16 hours ago
Wednesday, 29 June 2011
V & A checkerboard quilt - revisited
This afternoon, I got the corner triangle sections added to this contemporary fabric remake of the V & A checkerboard squares patchwork I did over Christmas (more info on the first version here), as shown above. The fabrics are all from Moda's Sultry range, by Basic Grey. The first version I made over the Christmas holiday is shown below, when I was attempting to capture the mood of the original quilt. The blocks in my version are smaller (4in finished squares rather than 6in), so I ditched the small scale (1/2in squares) mini checkerboard blocks from the design and substituted them with sixteen patches with 1in squares - there's still quite a lot of those.
I found this quilt intriguing because, on the face of it, it looks like the squares were arranged and then the patchwork assembled in strips, at least that's how most quilters would approach it today. As I wrote in earlier blog posts (go back to December 2010), the original quilt clearly wasn't made this way and is really a medallion or 'frame' quilt, even though the border progression is camouflaged by the checkerboard squares. It has a lot of complex rotational and reflective symmetry going on in what, at first glance, looks like very little organisation of the fabrics (there are a few deliberate oddities in there though). I love quilts like this, were there is so much to look at and retain interest in the prints, even in simple matchy matchy fabric games.
The pink version was made the same way, working from the centre outwards. There were fewer fabrics in this, although I used (probably) the whole Sultry range. The dark browns give the central arrangement more weight and drama than in the original, although the darker patches don't extend throughout the piece quite as much.
The pink takes on the role of the red and the lime green, to a certain extent, the yellow. The increasingly busy prints in the patchwork's corners and the low value contrast between the colours merges one patch into another far more than the original maker did. Including some of the lime greens in the checkerboards at random makes the blocks pop.
Why do something like this? It has been a learning curve of a different kind but, as well as the obvious desire to have those museum quilts for myself (remade to look close to the originals), the activity of selecting the fabrics and going through the same stages of construction (even if by machine, not hand) is one way of getting inside the head of the original maker - if that doesn't seem a peculiar thing to say! We have so little infomation about the people who made these quilts in museum collections, this is one way of making a connection, at least for me.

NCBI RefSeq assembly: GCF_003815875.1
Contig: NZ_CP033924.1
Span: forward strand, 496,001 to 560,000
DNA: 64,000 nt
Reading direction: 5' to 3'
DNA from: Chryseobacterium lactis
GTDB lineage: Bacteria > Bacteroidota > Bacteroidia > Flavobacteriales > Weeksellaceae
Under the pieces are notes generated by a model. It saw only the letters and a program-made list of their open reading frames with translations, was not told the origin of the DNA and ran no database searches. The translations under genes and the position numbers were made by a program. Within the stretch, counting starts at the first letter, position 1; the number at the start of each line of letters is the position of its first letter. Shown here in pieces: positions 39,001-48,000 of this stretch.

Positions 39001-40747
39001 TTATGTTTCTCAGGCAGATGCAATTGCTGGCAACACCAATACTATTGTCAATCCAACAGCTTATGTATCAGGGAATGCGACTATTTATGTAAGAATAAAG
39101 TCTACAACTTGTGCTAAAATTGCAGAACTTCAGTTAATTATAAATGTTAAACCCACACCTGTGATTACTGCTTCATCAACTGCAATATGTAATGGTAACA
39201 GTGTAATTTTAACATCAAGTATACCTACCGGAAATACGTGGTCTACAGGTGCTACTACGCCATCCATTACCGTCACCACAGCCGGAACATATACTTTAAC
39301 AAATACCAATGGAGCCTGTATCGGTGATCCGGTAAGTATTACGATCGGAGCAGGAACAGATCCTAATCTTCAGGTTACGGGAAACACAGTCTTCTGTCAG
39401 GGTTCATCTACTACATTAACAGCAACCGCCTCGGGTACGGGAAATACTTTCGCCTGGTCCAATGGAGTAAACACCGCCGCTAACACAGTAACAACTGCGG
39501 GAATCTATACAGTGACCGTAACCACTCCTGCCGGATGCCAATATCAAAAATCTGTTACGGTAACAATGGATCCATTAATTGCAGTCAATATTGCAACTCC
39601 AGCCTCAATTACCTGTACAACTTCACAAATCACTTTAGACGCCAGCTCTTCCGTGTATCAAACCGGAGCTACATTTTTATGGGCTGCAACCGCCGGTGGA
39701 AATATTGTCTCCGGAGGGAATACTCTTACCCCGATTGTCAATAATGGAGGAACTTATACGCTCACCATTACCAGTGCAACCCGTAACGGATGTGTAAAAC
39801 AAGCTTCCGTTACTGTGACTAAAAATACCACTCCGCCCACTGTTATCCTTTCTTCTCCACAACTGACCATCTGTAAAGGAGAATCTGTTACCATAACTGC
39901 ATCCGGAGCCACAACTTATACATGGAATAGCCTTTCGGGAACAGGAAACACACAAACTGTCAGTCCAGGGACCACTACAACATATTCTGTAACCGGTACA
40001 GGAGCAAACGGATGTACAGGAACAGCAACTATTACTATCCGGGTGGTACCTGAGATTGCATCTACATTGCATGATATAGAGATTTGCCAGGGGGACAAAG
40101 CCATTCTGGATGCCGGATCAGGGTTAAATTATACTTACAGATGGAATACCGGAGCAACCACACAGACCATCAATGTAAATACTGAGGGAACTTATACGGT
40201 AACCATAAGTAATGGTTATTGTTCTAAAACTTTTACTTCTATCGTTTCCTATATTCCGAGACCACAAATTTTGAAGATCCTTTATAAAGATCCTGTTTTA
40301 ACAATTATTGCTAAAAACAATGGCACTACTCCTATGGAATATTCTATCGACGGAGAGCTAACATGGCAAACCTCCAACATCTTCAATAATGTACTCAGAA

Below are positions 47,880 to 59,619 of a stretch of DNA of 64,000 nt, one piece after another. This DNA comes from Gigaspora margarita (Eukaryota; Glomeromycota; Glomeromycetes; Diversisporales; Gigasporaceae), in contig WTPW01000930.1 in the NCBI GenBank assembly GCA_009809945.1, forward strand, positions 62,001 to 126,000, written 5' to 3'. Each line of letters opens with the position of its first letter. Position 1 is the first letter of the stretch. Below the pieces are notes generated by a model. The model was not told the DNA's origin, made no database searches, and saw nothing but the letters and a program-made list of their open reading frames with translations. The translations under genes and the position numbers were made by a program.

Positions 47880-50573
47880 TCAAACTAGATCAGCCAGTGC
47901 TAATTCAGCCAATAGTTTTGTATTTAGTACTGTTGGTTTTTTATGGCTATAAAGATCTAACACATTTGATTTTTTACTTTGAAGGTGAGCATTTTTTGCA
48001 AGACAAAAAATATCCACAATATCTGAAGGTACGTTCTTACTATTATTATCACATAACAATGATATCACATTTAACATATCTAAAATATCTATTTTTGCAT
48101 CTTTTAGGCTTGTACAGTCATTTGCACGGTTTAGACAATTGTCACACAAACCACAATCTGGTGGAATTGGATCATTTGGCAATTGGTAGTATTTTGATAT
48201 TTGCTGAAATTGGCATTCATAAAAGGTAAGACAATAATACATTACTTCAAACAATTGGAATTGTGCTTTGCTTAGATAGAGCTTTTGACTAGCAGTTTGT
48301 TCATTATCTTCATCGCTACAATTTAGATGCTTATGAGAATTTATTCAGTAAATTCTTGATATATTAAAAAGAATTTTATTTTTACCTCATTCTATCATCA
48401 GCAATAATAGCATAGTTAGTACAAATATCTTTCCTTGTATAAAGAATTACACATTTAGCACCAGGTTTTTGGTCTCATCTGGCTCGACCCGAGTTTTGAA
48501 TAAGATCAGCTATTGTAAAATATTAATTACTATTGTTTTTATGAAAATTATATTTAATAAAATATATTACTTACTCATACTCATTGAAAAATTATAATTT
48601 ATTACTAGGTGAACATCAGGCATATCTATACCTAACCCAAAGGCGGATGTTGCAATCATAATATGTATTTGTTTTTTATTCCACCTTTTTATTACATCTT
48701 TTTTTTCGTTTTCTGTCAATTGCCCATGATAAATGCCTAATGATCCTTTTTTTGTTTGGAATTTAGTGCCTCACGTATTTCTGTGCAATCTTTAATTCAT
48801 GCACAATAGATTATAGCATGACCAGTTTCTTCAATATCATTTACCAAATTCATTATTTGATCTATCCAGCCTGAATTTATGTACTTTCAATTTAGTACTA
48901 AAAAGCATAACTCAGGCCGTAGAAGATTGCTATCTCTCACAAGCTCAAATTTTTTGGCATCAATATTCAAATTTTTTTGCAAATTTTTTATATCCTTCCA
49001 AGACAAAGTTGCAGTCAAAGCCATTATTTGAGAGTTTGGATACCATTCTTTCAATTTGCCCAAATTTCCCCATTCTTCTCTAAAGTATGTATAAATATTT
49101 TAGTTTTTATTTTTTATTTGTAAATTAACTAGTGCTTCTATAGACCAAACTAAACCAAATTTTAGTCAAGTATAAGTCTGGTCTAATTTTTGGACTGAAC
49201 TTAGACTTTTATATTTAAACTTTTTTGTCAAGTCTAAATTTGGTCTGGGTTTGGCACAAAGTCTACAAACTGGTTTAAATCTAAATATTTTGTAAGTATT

Why choose a very obviously modern range like Sultry for the second patchwork? Largely for a ultilitarian reason - it really was what I had on hand. I used the range for the Log Cabin chapter in '130 Little Quilt Blocks' ('130 Mini Quilt Blocks' in USA & Australia) because I wanted a very bright, contemporary look for the traditional Log Cabin blocks. Starting out with a Layer Cake (10in square stack) and a Honey Bun (1 1/2in strip cut, like a Jelly Roll), I still had most of the cake left over and the strips hadn't been used at all. Being a 2009 range, I couldn't find any more in the shops, but spotted two fat quarter bundles up for grabs on eBay, plus some yardage in the dark brown houndstooth (I will also use that for binding, while the repro version will have the edges turned in and butted, English style). Bringing the patchwork bang up to date in the fabric selection also shows just how timeless many of these antique quilt designs can be.
Here are some of the 'mix & match' computer generated quilts created for '130 Little Quilt Blocks', just the ones done from my reference photos - they look much better in the book.
Quilting ideas - I will use Mountain Mist 100% cotton wadding (batting) for the repro version as it is very thin and excellent for handquilting and 80/20 cotton/poly for the Sultry one for alittle more 3-D to the quilting (I will preshrink the wadding though). The repro to be handquilted, with a grid and concentric squares similar to the original, while the pink will be machine quilted - I acquired a stunning lime green thread shading through to white while at Quilts UK, and will use that. Not quite sure of how I'll quilt it, but it will probably be something similar to the original, just using the harder lines of the machine quilting to make it look different.
Next? Sewing a border onto my repro patchwork based on the Sarah Wyatt quilt (also in the V & A) . Big tacking (basting) session coming up!
Oh yes, and I don't 'do' pink... usually...